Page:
So, although I can’t give you the great news of a Canadian winning, I can give you this:
Another combination that I want to touch on is Rich Fellers and Flexible. At 18 it is amazing that Flexible is still competing in these big classes at all, and even more amazing that he looks so good. Again, although not in the top ten, they only had a single rail in an otherwise perfect round. Go Flexible!!!
Finally, before I get to the winners, I should mention Nayel Nassar and Lordon, especially for those who may have been watching the livestream. After an awkward jump over the triple bar, Lordan pulled up extremely lame in the front. Immediately feeling it, Nayel jumped-off and was down checking his foot. Slowly lead out of the ring, Lordan was scary lame and had many of us holding our breath. Thankfully, after a few minutes we were told that it was a simple case of a twisted shoe, and that when it was removed, Lordan was immediately relieved. Phew.
Alright, so out of the 36 starter, only five managed a clear in the first round: Jaime Azcarraga, Enrique Gonzalez, Kirsten Coe, Jonathan McCrea, and *drum-roll* two-time defending champion, Kent Farrington.
Leading off the JO was Firday’s big winner, Jaime, this time with the bay gelding, Anton. Going first with riders like Jonathan and Kent behind you cannot be fun. Of course you need to go clear, but you also need to go as fast as possible because you know that they will not be using the brakes. Clocking in with a clear in 46.48, Jaime’s round was good, but seemed to be beatable.
The following three riders, Enrique, Jonathan, and Kirsten, all gave it a solid go. Jonathan was the quickest clear in 46.55, but Jaime was still holding onto the lead. Unfortunately, in the hunt for speed, Kirsten had a rail that would leave her in fifth place.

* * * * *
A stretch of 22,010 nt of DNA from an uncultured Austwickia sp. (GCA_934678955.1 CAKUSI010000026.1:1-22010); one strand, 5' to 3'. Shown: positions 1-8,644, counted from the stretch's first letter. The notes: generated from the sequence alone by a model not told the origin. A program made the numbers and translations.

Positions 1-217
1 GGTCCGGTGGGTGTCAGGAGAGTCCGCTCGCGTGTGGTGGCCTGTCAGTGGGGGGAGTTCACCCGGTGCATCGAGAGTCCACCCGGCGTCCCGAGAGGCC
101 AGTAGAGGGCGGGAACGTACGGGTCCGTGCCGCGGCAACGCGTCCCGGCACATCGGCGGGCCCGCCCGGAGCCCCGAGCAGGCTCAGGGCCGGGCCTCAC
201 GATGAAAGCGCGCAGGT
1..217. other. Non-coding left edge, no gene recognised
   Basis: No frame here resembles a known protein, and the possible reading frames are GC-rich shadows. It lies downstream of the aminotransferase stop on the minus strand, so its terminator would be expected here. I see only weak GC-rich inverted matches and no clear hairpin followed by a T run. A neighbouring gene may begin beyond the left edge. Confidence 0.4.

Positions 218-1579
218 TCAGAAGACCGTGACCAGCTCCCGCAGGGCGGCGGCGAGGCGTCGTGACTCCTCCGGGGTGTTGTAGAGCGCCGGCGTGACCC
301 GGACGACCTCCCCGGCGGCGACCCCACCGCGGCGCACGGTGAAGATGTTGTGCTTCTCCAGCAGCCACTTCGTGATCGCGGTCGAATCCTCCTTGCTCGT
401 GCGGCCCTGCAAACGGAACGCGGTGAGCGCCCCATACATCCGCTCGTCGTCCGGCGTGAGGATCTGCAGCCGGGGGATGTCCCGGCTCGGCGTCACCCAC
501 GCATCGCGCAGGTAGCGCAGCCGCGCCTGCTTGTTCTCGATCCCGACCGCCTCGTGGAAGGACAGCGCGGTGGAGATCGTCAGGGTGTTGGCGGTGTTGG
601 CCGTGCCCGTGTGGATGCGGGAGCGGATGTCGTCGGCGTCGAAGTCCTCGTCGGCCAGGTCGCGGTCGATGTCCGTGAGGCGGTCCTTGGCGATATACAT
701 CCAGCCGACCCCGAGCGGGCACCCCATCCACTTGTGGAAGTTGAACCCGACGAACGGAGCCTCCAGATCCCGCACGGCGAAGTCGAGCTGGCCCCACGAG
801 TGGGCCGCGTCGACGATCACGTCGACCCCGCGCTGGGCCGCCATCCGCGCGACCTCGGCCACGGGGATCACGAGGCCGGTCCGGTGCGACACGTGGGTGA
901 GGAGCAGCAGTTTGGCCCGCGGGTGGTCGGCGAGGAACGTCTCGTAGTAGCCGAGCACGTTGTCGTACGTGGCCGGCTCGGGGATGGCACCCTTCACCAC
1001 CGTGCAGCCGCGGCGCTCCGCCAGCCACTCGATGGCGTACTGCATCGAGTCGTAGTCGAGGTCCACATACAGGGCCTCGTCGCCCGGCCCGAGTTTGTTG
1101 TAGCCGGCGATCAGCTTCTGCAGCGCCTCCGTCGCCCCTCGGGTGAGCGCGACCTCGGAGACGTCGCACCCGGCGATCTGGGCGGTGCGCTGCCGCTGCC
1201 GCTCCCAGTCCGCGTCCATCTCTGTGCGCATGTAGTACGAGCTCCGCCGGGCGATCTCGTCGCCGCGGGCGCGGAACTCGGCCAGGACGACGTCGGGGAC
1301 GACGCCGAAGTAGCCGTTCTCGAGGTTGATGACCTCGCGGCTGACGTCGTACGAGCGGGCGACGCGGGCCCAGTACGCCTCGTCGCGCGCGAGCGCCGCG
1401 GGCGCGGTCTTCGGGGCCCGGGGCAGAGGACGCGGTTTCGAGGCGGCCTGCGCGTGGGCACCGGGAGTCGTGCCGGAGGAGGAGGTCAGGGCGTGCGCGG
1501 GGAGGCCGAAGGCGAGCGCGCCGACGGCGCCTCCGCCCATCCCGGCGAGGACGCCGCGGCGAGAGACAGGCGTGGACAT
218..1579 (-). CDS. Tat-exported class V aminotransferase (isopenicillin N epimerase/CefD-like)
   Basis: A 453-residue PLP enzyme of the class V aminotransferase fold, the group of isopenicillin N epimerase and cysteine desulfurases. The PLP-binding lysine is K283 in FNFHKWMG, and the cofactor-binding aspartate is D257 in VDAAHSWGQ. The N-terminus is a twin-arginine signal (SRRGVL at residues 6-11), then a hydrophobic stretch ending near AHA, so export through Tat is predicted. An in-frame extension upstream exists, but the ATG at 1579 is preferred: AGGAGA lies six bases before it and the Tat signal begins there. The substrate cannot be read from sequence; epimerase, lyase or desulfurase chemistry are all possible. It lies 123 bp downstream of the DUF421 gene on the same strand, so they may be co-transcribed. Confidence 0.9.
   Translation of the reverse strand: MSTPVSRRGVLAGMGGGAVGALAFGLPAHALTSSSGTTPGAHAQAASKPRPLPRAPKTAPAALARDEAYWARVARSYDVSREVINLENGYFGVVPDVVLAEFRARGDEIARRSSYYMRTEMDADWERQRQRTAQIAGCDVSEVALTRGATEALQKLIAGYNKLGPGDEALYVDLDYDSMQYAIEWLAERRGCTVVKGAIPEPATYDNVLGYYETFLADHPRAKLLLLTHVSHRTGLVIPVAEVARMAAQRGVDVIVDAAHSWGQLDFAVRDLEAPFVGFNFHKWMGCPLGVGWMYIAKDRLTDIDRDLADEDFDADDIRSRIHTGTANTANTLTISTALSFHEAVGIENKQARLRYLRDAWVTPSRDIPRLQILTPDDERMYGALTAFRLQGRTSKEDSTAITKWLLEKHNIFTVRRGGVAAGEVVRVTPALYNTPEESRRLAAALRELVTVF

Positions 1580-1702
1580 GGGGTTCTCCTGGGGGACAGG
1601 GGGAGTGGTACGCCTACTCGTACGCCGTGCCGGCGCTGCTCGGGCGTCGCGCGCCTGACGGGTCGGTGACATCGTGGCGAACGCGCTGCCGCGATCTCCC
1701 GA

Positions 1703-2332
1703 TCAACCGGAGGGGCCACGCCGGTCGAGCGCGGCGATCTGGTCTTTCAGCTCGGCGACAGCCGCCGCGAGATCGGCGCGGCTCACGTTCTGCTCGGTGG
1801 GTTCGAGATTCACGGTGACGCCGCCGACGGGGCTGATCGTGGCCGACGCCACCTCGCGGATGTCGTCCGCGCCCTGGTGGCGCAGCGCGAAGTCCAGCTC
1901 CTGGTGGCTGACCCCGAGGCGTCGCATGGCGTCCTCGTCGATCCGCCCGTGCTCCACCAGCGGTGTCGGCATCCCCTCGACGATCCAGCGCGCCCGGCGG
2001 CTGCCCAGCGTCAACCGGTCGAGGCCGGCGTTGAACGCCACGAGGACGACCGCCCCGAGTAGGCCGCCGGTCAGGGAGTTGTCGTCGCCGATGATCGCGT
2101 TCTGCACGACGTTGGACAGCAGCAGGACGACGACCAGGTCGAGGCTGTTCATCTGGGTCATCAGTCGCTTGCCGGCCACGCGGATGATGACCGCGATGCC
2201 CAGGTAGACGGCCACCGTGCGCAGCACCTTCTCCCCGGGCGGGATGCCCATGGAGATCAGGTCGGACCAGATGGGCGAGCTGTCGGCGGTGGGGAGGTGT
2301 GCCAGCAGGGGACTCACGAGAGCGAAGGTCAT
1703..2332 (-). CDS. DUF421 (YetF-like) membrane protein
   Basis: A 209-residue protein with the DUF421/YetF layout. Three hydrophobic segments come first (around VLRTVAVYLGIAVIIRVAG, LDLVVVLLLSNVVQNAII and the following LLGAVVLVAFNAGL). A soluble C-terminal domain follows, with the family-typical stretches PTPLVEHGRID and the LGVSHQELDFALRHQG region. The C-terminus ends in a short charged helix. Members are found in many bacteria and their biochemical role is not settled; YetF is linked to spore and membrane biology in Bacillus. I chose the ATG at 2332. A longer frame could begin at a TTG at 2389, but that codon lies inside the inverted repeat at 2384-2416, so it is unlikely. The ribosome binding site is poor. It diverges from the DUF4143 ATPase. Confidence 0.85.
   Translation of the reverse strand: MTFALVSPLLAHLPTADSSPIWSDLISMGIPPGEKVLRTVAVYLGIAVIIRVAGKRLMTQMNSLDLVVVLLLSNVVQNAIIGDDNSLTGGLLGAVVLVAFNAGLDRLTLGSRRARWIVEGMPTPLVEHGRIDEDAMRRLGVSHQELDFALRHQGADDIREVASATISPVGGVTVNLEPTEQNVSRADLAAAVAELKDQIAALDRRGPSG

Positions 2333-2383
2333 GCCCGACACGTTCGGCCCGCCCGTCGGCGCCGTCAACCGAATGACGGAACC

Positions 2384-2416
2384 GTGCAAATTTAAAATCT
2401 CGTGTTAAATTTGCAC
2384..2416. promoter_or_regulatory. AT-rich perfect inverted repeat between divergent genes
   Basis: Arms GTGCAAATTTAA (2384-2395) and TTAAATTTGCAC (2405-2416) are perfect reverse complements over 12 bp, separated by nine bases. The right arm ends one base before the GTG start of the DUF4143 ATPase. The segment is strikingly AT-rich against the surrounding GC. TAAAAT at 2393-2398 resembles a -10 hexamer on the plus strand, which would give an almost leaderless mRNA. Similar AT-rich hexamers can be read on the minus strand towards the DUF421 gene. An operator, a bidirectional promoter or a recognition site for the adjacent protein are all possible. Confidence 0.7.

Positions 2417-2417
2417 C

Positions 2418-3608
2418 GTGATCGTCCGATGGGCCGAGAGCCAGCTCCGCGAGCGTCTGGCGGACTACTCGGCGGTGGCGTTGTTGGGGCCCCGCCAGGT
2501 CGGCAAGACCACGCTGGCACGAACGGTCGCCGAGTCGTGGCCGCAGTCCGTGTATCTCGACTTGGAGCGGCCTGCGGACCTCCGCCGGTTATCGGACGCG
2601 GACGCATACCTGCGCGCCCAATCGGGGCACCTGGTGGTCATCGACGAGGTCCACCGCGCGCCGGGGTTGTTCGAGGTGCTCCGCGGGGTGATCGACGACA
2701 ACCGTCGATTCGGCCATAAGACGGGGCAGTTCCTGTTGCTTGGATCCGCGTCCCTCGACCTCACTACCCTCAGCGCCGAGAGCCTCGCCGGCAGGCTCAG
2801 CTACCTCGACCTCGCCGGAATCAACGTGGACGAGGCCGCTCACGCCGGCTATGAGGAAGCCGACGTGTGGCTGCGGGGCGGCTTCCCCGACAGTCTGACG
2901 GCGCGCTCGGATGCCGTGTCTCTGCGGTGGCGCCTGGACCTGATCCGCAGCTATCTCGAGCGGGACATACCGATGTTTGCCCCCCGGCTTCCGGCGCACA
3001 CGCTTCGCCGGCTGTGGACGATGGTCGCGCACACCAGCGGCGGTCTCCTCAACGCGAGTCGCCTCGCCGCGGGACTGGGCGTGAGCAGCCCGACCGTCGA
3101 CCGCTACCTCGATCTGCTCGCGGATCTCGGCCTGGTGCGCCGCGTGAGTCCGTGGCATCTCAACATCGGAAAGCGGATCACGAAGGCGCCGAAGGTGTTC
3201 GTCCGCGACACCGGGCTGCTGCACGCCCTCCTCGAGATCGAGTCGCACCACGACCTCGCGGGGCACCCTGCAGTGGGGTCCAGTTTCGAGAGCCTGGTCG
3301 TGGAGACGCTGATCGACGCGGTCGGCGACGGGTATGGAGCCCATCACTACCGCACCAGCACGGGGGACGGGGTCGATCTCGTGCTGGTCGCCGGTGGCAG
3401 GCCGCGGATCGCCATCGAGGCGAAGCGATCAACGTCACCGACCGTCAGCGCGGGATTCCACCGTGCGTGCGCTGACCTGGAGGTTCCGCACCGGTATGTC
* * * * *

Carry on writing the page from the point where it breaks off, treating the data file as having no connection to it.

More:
Last to go, very much in the power seat, was Kent. Now, if you know show jumping at all, you know that Kent is a viscous force in jump-offs. It doesn’t matter which horse he is on, he lightning fast and never hesitates to take risks. Mounted on Voyeur (probably one of my favorite horses behind his stablemate, Uceko), Kent took off into the jump-off in his usual fierce style. Flying at the fences, Voyeur was jumping wonderfully, and they were waaaay up on the clock. Then, at the triple bar, a risk just didn’t pay off. Galloping up to it, I kept waiting for Kent to take a tug and add a stride. Waiting, waiting…oh wow, nope, he’s going for it! By looking at both the horse and riders faces, you could tell that they were on the same page- they were going for the long spot. Coming off the gound Voyeur looked great, but that triple bar has a lot of width. Managing to get his front legs clear of the back rail in a superman dive, there just wasn’t any hope for the rest of him. Taking it out with his belly, the rail smashed to the ground, dashing any hopes for a consecutive 3-time victor of the class. They would go on to have the best time by nearly two seconds, but finished in fourth.
So, where did that leave us? That’s right, after taking the win on Friday, Jaime followed it up with the biggest win of the weekend- congratulations!! Interestingly, this is Jaime’s first time back at Spruce Meadows since 2009. For longtime fans, you may have seen him compete with Presley Boy, that gorgeous black stallion that eventually went to the Saudi Equestrian Team. Furthermore, this was Anton’s first International show, so his ability to perform so well is absolutely amazing- what a horse! Therefore, this makes this win (and this weekend) even more special, and I couldn’t be happier for him.
Alright, that’s it for now because I’m actually late writing this, and need to get back to Spruce for Sunday’s action! Over the course of Saturday I took something like 500 photos, so once I sort through them I will be sure to share!